As explained by the U.S. Tenth Circuit Court of Appeals in Chavez v. New Mexico, 397 F.3d 826 (10th Cir. 2005), “conduct that appears [age]-neutral in isolation may in fact be [age]-based, but may appear so only when viewed in the context of other [age]-based behavior.” When there is evidence of age-based abusive conduct, such evidence serves to establish that age-neutral incidents of harassment were, in fact, motivated by the victim’s age and part of a pattern of age-based harassment. Indeed, when viewed in the context of other age-based abusive conduct, age-neutral incidents of harassment, such as denial of support, exclusion, unfair treatment, yelling, insults, work sabotage, and physical threats, are also based on the victim’s age and contribute to a hostile work environment. So long as there is some evidence of explicitly age-based abusive conduct, age-neutral incidents of harassment are included among the totality of circumstances that courts consider in any hostile work environment harassment claim.

Harassment Of Others Is Part Of Work Environment

“Whether an environment is hostile or abusive,” as explained by the U.S. Supreme Court in Harris v. Forklift Systems, Inc., 510 U.S. 17 (1993), “can only be determined by looking at all the circumstances.” Indeed, as observed by the U.S. Tenth Circuit Court of Appeals in Hernandez v. Valley View Hosp. Ass’n, 684 F.3d 950 (10th Cir. 2012), “the totality of the circumstances is the touchstone of a hostile environment analysis.” Thus, the determination of whether workplace harassment was severe or pervasive enough to create a hostile work environment depends on the totality of the circumstances of the victim’s entire work environment.

As determined by the U.S. Second Circuit Court of Appeals in Dawson v. County of Westchester, 373 F.3d 265 (2d Cir. 2004), “because the crucial inquiry focuses on the nature of the workplace environment as a whole, an [employee] who herself experiences discriminatory harassment need not be the target of other instances of hostility in order for those incidents to support her claim.” Under the totality of the circumstances approach, acts of age-based harassment towards other employees or third-parties, including ageist remarks, age-based insults or slurs, and age-based jokes, are part of the victim’s work environment and contribute to the creation of a hostile work environment. Thus, evidence of age-based abusive conduct directed at other employees and third-parties can help prove a claim of age-based hostile work environment harassment so long as the victim knew about the offending behavior.

Examples Of Age Harassment From Lawsuits

For purposes of illustration, set forth below are examples of age-based acts of harassment taken from actual age-based harassment lawsuits filed in federal and state courts. As the examples reflect, employees have brought age-based harassment lawsuits against employers based on a broad range of age-related abusive conduct.

  • * Derogatory ageist remarks about the victim.
  • * Age-based insults or slurs about the victim.
  • * Derogatory age-based jokes about the victim.
  • * Remarks made about the victim reflecting negative age stereotypes.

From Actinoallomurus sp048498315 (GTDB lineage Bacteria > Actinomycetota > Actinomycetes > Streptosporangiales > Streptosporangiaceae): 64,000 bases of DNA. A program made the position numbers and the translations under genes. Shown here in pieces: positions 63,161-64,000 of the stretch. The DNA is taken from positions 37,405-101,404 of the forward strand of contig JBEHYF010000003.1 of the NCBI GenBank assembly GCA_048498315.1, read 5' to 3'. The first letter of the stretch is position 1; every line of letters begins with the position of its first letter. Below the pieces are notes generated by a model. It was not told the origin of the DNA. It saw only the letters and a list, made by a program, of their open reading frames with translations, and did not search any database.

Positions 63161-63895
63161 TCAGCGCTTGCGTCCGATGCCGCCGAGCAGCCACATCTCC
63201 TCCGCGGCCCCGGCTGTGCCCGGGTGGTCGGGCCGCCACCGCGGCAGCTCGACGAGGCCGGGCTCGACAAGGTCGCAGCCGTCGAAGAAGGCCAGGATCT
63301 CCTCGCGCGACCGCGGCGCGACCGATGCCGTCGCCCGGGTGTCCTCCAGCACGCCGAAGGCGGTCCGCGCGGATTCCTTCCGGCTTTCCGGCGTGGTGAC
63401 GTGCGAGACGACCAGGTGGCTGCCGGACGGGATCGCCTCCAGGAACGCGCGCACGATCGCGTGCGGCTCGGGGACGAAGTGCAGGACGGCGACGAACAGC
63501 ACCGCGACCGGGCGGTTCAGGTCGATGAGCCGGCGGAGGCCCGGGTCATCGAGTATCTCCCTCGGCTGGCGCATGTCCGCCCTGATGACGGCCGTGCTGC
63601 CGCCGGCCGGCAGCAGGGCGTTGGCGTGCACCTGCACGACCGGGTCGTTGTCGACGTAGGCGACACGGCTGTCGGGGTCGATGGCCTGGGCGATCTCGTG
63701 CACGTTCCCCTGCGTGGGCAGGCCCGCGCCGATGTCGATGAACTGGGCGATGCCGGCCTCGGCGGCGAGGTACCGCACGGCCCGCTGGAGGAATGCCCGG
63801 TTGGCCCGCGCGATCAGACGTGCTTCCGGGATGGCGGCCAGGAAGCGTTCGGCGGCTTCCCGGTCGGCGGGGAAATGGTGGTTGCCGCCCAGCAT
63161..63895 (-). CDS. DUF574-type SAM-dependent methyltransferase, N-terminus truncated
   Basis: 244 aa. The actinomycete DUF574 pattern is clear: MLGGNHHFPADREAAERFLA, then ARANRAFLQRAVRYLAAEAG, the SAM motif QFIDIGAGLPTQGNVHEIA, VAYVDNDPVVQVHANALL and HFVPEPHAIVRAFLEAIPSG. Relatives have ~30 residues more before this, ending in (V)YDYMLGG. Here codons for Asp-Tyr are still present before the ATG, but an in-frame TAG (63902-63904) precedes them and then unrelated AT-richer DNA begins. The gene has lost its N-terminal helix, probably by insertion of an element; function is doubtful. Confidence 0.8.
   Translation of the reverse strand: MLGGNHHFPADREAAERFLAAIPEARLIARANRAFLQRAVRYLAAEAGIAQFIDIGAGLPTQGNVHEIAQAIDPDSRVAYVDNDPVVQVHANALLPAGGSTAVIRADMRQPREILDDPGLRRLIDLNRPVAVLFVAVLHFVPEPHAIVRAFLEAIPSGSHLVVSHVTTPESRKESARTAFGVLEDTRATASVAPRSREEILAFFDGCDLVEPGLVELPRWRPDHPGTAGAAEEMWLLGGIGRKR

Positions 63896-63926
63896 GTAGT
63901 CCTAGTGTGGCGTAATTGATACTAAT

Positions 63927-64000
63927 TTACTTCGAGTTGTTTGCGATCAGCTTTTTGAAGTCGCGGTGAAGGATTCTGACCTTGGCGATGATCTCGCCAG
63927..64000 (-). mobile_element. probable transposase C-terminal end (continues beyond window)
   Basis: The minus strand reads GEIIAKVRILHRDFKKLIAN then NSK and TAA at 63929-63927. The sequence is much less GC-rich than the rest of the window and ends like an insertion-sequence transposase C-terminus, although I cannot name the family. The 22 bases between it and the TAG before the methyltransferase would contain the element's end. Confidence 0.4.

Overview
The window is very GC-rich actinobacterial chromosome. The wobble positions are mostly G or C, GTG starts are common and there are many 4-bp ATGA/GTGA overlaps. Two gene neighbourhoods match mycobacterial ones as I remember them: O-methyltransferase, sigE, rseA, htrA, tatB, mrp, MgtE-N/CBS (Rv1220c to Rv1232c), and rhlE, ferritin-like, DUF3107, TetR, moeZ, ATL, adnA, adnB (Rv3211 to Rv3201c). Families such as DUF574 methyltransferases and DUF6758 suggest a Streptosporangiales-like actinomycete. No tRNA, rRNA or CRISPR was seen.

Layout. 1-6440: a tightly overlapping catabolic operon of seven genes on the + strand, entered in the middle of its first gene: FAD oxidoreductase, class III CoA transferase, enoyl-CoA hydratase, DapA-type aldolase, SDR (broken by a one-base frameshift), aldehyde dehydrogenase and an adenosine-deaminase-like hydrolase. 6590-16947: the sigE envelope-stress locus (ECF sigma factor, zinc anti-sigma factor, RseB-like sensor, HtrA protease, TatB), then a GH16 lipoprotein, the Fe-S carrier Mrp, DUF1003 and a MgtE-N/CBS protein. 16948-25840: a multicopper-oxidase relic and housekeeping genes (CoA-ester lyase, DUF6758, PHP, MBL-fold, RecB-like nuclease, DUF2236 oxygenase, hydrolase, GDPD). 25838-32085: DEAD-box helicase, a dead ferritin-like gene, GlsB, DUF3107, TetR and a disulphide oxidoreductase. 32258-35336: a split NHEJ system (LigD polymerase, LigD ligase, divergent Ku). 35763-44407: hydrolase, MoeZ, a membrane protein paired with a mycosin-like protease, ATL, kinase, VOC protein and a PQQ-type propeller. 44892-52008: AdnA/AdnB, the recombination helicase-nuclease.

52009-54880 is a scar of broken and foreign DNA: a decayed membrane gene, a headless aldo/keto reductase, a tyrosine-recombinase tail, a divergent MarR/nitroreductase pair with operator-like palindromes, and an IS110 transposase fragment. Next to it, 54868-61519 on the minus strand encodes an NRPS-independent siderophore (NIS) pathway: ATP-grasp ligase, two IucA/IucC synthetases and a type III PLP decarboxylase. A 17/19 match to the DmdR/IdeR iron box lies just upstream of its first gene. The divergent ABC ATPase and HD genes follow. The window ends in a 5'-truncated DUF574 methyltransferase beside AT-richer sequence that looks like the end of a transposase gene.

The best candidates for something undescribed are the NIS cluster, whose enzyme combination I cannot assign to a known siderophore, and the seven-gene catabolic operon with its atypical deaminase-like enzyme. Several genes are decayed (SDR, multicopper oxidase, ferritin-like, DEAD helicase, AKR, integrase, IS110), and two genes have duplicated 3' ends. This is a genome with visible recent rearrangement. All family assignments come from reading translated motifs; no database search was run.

• * Remarks reflecting hostility or animosity towards older workers, including the victim.
  • * Remarks reflecting a preference for younger workers.
  • * Treating the victim differently or less favorably from younger employees.
  • * Any other conduct, whether verbal or physical, that is motivated by the victim’s age.

Employer Liability For Age Harassment

Once an employer knows or should know that an employee is being harassed on the basis of age, the employer must take prompt and proper remedial action to prevent the harassment from recurring. As explained by the U.S. Eleventh Circuit of Appeals in Kilgore v. Thompson & Brock Management, Inc., 93 F.3d 752 (11th Cir. 1996), “the remedial action must be reasonably likely to prevent the misconduct from recurring.” If the employer takes no remedial action or inadequate steps are taken to prevent the recurrence of the harassment, then the employer can be held liable under the ADEA and FCRA.

Protection Against Retaliation

Under the ADEA and FCRA, employees are protected from retaliation when they complain about perceived age harassment in the workplace—regardless of whether the complaint is about perceived age harassment towards them or other employees. To be protected from retaliation under the ADEA and FCRA, an employee does not have to prove that the harassing conduct was ultimately sufficiently severe or pervasive to create a hostile or abusive work environment in violation of the ADEA or FCRA. Rather, an employee only has to show that he or she possessed a good faith, reasonable belief that the harassing behavior was unlawful discrimination. In other words, employees are protected from retaliation even if they are wrong about whether the harassment legally constituted age-based hostile work environment harassment in violation of the ADEA or FCRA.

Employment Law Blog

As part of an on-going commitment to assist and educate employees in fighting back against the abusive employment practices of employers, our Marion County, Florida employment discrimination attorneys offer more information about age discrimination and harassment in their employment law blog.

Free Consultation With Central Florida Discrimination Lawyers

Based in Ocala, Florida and representing employees throughout Central Florida, including Citrus, Marion, and Alachua Counties, our employment discrimination attorneys have extensive experience litigating age discrimination and harassment cases in federal and Florida courts. If you have experienced age discrimination or harassment in the workplace, please contact our Marion County, Florida age discrimination lawyers for a free initial consultation. You will receive personalized and individual attention from our Marion County, Florida employment law attorneys. Our employee rights law firm takes age discrimination and harassment cases on a contingency fee basis and if we fail to recover on your behalf, we do not get paid. Our employment discrimination attorneys are ready to take your discrimination case and fight for your rights.